Is Rain To Blame for Low Sales?

A Professor's Perspective On Current Events

My favorite comments from corporate quarterly earnings reports tend to be those that blame the weather for poor same store-sales growth, when no natural disaster or major weather event has occurred.

This article originally premiered on Professor Michael Roberto’s blog
Professor Michael Roberto, D.B.A.
By Professor Michael Roberto, D.B.A.

They simply blame the unusually rainy month of May or the above-average snowfalls in the month of February for lackluster sales. Hmm….. what’s really going on? Analysts and investors must accept these explanations with great caution.

Remember that human beings tend to exhibit what psychologists call the fundamental attribution error. When others fail, we look inside of them for their faults or their inadequacies that may have caused that failure.  When we fail, we look outside of ourselves, blaming external conditions or unforeseen situational circumstances. Corporate leaders do the same, of course. It’s easy to find fault with external conditions, rather than looking in the mirror.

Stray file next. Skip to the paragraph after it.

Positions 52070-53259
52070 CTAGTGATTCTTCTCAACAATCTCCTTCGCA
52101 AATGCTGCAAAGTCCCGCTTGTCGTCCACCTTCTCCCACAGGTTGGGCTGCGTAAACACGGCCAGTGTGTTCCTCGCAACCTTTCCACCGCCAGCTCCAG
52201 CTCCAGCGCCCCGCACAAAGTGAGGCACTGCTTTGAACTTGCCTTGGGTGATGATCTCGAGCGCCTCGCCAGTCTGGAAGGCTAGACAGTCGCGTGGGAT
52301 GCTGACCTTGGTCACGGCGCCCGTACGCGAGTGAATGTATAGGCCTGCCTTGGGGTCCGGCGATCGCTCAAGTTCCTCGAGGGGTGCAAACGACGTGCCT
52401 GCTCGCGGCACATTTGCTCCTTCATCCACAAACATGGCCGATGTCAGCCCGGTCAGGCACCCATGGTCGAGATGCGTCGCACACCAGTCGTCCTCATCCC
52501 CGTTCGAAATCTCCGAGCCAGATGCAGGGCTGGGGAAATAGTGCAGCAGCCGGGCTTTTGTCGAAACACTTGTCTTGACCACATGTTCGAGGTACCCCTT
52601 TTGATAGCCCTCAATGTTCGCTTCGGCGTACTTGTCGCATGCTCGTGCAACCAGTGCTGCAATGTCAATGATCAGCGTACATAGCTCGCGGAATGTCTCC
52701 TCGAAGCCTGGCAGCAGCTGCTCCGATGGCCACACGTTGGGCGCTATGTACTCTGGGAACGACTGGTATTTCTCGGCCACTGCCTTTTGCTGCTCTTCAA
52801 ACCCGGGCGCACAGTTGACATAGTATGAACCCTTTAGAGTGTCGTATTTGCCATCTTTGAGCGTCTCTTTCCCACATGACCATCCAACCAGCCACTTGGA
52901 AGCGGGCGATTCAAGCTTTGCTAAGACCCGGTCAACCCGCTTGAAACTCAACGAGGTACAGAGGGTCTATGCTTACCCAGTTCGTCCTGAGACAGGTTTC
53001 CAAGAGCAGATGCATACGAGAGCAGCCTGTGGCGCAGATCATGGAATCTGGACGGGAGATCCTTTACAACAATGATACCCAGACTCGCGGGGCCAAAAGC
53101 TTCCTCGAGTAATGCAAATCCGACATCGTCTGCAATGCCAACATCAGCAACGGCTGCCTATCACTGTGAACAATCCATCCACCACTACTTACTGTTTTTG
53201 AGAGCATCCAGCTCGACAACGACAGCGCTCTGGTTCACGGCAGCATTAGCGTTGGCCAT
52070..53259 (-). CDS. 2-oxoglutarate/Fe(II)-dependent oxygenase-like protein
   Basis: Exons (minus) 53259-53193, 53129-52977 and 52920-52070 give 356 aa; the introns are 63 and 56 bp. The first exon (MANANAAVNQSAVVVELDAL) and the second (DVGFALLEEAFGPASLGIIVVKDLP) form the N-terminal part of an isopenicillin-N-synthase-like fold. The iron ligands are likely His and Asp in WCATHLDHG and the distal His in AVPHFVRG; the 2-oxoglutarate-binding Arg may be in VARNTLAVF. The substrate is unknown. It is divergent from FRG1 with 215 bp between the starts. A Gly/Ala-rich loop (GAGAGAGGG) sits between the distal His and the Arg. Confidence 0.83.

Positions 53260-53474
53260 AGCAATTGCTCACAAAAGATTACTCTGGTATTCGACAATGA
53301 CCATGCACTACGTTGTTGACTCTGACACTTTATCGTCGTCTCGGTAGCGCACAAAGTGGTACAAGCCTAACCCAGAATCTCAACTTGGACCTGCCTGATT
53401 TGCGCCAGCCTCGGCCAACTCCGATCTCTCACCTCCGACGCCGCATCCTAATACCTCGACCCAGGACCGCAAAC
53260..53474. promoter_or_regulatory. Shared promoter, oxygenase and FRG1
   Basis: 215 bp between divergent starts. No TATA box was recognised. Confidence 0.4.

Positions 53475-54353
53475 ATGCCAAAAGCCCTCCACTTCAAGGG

This article is part of our Professor’s Perspective series—a place for experts to share their views and opinions on current events.

How does one distinguish between invalid attributions or honest assessments of external factors that may have inhibited performance? One easy way is to look at competitors.  Are they suffering the same fate? The analysis applies to many metrics, not just sales. If a few rivals are doing exceedingly well in the same competitive environment, then one has to ask why executives are so readily blaming external circumstances for the poor performance.

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